Five classes per semester is considered a full load for full-time faculty, but the difference in pay is significant.
“I work five classes, and I’m making barely $40,000, probably more like $35,000. A full-timer teaches five classes and they’re making $65,000 a year,” he says. “We have the same responsibilities except for whatever work their committees are doing, which isn’t that much more. We have the same credentials. We have the same obligations in terms of what we do with our students.”
Another perk for full-time faculty members is that they have the option of getting paid through the summer. Adjunct professors do not. And because of the minimal number of summer courses available, many, like Rall, must find work elsewhere or apply for unemployment to get through the summer months as well as the winter breaks.
“Technically, I’ve been here ten years and they’ve laid me off 20 times,” Rall says. “They call it something else, but the State of California recognizes it as being laid off.”
Fortunately for Rall, who provides the sole income for his family (he has three children and his wife stays home to school them), adjunct professors at Mesa College who carry a 50 percent load for three consecutive semesters are eligible for health insurance, which they can keep through their stints on unemployment.
“We’re, like, the envy of California because we have health insurance,” he admits. “Because of our union.”
This is the first year Rall has taught so few classes. For the past four, he taught seven per semester: three at Mesa, two at Grossmont, and two online for the University of Phoenix. He took on the load not only for the money, he explains, but to prove his worth and his willingness in the hopes it would help him secure a full-time position. This, while applying for jobs “in every English department up and down the California state” and volunteering approximately five hours a week (outside of teaching) to develop and coordinate a writing-outreach project for high school and college students across the county.
“My health was suffering,” he says, “and I’m, like, What am I doing to myself? Is it worth all this to believe that there’s some position for me, when in all actuality it’s a lottery? If you look at my record and what I was doing, I should be standing out.”
To prove his point, he leans back in his chair and tells me about the Adjunct Appreciation ceremony Mesa College administration held at the beginning of the 2013 fall semester. The event, held in the gym, consisted of presenting contingent faculty members with certificates of appreciation.
“There was one guy who had been here for, like, 40 years, and all he got was a paper certificate,” Rall says, appalled. “You couldn’t get him a frame? You couldn’t buy him a lunch? It was kind of a morale breaker for adjunct because most everybody wants a position, but they kept calling out people who had been here for 10 years, 20 years, and the new people were, like, ‘I don’t want to be here for 30 years as a part-timer.’”
According to a national survey done by Hart Research Associations on behalf of the American Federation of Teachers in 2009, more than 40 percent of part-time/adjunct faculty (not including graduate employees) have been on their campuses eleven years or more; 32 percent have been on the job six to ten years; and only one in four has been on the job five years or under.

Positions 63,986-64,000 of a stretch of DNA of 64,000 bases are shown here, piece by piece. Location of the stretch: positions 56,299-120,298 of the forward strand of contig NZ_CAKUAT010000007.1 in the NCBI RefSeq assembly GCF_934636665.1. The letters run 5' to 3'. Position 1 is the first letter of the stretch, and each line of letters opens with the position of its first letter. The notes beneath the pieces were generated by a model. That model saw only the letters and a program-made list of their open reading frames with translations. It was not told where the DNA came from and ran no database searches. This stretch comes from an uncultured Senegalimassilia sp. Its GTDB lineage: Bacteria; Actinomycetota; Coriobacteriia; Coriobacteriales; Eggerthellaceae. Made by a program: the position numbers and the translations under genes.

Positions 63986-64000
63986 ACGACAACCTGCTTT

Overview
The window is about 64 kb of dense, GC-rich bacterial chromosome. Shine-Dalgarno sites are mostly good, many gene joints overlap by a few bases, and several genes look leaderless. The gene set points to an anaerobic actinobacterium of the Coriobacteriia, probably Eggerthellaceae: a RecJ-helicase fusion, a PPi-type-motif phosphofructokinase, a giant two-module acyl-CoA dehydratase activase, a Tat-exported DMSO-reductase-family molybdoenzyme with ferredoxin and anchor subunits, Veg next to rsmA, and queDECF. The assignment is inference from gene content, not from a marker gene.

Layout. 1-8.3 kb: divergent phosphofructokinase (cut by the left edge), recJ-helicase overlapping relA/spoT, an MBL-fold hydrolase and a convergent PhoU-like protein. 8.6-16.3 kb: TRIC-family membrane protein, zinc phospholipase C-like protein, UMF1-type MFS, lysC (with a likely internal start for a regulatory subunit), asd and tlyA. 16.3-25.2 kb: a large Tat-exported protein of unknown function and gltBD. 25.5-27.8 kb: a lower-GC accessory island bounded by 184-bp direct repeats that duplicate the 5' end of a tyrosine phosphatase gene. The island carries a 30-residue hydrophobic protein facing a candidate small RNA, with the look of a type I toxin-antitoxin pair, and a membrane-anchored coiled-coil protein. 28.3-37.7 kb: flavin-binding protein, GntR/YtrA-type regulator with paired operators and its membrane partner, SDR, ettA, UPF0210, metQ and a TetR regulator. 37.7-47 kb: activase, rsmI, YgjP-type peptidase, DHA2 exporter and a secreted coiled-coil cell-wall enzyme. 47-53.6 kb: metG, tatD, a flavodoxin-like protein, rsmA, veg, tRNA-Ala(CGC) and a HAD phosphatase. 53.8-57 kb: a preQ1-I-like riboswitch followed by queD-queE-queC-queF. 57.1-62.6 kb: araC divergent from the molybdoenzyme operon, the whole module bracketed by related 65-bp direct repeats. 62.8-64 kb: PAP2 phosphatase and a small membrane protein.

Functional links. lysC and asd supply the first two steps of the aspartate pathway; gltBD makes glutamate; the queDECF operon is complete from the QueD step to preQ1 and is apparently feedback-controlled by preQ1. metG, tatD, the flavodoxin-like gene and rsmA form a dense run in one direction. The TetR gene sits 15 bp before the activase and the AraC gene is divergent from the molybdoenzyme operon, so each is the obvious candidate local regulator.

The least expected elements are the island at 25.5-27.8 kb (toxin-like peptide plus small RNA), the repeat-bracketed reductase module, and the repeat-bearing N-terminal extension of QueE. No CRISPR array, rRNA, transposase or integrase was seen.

Although he uses a different terminology, Rall agrees with Jenny that adjunct faculty can be divided into two camps: the gung-ho (as he was until about three years ago) and those that want to change the system (as he does now).
The gung ho, he says, tend to be newer, believe that if they work hard, step up, and prove themselves worthy, they’ll get that elusive full-time position. And then there are those like him who work hard for years to no avail and finally decide something has to change. “[The newbies] think that all of us who are not gung ho are not good adjunct, like we’re not good teachers because we didn’t get the job. And it’s, like, no, we’re good teachers. We just didn’t get the job because there is no job.”
“You’re never going to win.”
Based on my next conversation with Jenny, I’d say she fits the bill for what Rall considers “gung-ho.” And she also falls in with the one in four who have been teaching five years or under.
“I really, really love my job, and there are some unfair aspects of it, but for me, I still feel really lucky that I have classes,” she says. “I just try to focus on the positive and focus on my students and the great job that I have. I don’t have to lift heavy boxes at Starbucks. I get to go to a class and talk to wonderful students about writing and reading and critical thinking.”
Besides her positive attitude, Jenny claims she’s the first to jump on any volunteer opportunity, go to all professional developments, and get involved in the department in any way she can. But she also admits that she’s motivated somewhat by fear.
“Honestly, I have so many classes that I don’t know what to do with. But I’m scared to turn them down because I feel like this semester if I turn down a class, next semester they won’t give it to me. For that reason, I take whatever I can. I never say ‘no,’” she says. “I just pray and I work my butt off to eventually one day get a full-time faculty position. I have a whatever-it-takes attitude until I [do].”
At the same time, she attends union meetings and shows up to make phone calls or march in the streets when the union requests it. She knows there are problems of unfairness in her work. And she knows that in teaching eight classes, she’s making what a full-time faculty member makes teaching four or five. It’s not naiveté that keeps her from being a hard-core political activist adjunct.